Wildlife photographer Paul Runze echoed the approachability of Cecil the lion, and Runze posted a video that he’d taken of Cecil the lion four years ago, with commentary. He pointed out that Palmer was working with a man whose property was adjacent to the park where Cecil the lion lived, and stated that there aren’t just a bunch of lions running around where you’re saying “Who’s that? Who’s that?” because the locals know who these lions are.
Debunking Myth #2: Allowing trophy hunters to hunt lions is the only way that we can protect the lions from extinction.
American trophy hunters are responsible for killing over 50% of the lions that die every year in Africa by trophy hunting. And the rarer the animal, the more bloodthirsty the hunters are to kill it.
In one instance, an endangered sub-species of Kara Tau Argali sheep, scientifically known as Ovis ammon nigrimontana, of which only 100 were left in the entire world at the time of the killing, was allowed by the government of Kazakhstan to be killed by a trophy hunter who was willing to “donate” millions of dollars to the Smithsonian, who assisted him in seeking an import permit.
Public outrage interfered with the process of getting a “special permit” to import the trophy. Allegedly this was not an illegal hunt, in spite of the rarity of the animal. Wayne Pacell of the Humane Society of the United States said that “trophy hunters can do almost anything they want in these countries if they have enough money.” So big fines are not going to protect endangered species from going extinct.
Trophy hunters also claim that lions and other animals would quickly go extinct without this form of hunting. The logic is that as long as lions are valuable, i.e. worth $50,000 as a head to be hunted, the locals are willing to tolerate lions and wildlife habitats in their vicinity. But that as soon as trophy hunting is banned, lions lose their value and the locals kill them off for food, or to sell for lion bones, or to get rid of a livestock-eating nuisance. Allegedly trophy hunting pays for the very existence of wildlife habitats, and safari operators finance anti-poaching efforts. If this is true, if hunting the Hwange lions benefits the Hwange National Park, then why was a Friends of Hwange Trust set up to counteract a lack of funding for the park, which caused the water holes to dry up in 2005 and animals to die? And why isn’t Theo Bronkhorst or his company listed as a donor in 2014?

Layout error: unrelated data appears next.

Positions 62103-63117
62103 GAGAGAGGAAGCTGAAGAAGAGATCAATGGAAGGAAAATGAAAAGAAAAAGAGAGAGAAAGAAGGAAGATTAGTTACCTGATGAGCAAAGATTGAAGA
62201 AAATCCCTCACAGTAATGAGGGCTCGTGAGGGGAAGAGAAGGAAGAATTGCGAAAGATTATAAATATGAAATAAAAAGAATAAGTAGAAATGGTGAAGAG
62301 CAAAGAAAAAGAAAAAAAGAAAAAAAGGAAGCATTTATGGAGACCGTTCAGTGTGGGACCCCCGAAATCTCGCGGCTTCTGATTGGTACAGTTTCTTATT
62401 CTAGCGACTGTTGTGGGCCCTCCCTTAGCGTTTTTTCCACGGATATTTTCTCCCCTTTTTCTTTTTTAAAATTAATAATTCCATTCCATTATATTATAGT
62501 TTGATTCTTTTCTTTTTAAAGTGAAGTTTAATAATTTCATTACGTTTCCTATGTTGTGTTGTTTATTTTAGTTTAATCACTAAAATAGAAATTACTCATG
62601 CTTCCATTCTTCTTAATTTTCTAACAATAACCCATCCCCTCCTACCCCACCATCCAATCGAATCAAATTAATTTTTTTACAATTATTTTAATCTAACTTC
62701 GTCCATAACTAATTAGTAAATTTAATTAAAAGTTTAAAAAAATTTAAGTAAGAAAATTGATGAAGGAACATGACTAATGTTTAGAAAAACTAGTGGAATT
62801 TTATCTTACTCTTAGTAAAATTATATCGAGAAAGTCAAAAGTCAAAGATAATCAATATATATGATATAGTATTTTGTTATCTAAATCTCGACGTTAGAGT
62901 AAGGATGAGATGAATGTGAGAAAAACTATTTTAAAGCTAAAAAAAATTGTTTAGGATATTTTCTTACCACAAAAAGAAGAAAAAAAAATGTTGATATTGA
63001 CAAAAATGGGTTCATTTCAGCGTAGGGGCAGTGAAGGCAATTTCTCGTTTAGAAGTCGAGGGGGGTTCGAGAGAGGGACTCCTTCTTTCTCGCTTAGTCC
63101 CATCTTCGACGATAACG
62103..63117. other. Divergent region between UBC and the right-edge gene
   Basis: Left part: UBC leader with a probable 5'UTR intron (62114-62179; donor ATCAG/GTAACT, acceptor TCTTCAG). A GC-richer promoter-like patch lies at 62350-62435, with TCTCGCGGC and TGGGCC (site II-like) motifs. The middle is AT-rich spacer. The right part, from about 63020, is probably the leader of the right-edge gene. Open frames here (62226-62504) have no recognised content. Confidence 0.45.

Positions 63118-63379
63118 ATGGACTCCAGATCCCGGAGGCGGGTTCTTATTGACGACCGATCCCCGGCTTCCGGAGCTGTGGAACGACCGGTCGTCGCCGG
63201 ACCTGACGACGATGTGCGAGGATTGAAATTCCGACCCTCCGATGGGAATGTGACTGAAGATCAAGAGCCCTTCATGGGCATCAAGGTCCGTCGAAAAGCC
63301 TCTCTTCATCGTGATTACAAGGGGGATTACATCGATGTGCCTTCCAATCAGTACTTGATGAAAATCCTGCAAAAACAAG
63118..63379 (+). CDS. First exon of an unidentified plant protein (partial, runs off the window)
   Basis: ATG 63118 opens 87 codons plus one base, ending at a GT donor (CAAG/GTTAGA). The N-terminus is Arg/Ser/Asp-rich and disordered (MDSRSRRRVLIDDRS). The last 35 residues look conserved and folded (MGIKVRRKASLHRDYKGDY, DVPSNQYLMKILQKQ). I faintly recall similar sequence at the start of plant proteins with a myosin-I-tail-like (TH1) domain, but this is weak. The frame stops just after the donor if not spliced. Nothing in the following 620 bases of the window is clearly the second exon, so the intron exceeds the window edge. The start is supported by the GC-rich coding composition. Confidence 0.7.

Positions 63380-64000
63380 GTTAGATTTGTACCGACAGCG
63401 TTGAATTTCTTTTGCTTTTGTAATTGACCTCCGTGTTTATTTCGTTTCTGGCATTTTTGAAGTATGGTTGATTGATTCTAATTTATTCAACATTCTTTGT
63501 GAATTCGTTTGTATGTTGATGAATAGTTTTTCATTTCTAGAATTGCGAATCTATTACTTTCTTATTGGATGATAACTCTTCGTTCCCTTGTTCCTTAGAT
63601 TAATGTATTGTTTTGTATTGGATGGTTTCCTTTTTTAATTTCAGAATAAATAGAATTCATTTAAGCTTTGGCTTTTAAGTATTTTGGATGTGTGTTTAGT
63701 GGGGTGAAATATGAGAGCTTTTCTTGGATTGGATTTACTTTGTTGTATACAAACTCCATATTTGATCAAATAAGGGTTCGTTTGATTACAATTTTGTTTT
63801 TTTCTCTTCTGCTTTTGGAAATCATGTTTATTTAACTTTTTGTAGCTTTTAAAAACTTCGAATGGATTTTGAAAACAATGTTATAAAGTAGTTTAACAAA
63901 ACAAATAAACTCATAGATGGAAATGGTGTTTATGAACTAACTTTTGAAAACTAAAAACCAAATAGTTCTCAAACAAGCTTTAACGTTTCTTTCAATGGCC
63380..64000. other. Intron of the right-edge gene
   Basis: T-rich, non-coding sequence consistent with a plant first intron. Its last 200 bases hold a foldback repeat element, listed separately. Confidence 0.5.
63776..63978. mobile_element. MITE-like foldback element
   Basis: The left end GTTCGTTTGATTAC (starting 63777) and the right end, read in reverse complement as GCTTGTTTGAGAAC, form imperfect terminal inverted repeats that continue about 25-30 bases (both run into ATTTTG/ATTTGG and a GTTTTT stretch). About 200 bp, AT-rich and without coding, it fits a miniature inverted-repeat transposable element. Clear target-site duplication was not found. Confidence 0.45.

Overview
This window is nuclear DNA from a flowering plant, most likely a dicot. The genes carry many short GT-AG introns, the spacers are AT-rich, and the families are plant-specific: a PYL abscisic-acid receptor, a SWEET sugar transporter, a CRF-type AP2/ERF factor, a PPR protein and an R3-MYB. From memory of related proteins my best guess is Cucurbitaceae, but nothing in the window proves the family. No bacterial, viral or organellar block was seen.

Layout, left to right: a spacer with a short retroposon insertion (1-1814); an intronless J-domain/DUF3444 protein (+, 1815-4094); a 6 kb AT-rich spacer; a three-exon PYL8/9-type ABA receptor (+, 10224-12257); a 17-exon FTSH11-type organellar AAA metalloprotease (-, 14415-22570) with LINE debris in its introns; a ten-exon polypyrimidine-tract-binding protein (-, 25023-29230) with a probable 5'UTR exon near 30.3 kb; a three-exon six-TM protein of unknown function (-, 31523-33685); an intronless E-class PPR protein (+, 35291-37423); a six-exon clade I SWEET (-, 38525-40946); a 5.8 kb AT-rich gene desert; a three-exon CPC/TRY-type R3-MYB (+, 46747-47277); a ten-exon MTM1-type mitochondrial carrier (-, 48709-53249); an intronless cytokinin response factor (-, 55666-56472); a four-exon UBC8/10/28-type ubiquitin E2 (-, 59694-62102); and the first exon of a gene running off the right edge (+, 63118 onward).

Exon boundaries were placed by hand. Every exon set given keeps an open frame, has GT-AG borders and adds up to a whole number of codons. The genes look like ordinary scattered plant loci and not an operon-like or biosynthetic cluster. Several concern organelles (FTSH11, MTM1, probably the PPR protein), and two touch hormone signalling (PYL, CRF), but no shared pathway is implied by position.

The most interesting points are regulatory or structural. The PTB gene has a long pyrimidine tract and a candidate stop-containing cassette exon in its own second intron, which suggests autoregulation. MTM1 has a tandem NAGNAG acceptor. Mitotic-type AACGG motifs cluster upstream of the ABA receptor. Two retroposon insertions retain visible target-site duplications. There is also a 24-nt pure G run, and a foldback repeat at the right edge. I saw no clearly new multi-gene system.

And you DON’T want to know what a “canned hunt” is… If you think what happened to Cecil the lion is beyond comprehension for any ethical person, these trophy hunters are so greedy for the kill, that they’ll gladly put a bullet into a TAME lion in a fenced enclosure. Is this what trophy hunters mean when they refer to “maintaining wildlife habitats?” And does the number of lions bred just to be hunted, add to the overall lion population as reported? We need to get angry, and STAY angry until world governments get together and put an end to this bullshit.
Debunking Myth #3: Trophy hunting brings necessary money to poor communities, and trophy hunters are providing food for hungry people.
Cecil the lion was famous in his own right among eco-tourism guides because he was approachable and easily photographed by tourists. His very existence, ALIVE, was valued at millions of dollars over the course of his life, from sightseers and tourists. Zimbabwe would have earned more in five days just from the tourism that Cecil the lion drew, than was earned from this one-time senseless slaughter. Cecil the lion was Hwange National Park’s biggest tourist attraction. Now he’s just a hunk of dead animal, killed to stroke one man’s ego — One Man — a man who boasted to a bartender that he now held the record for killing the world’s biggest lion, and he showed her pictures on his cellphone according to news reports.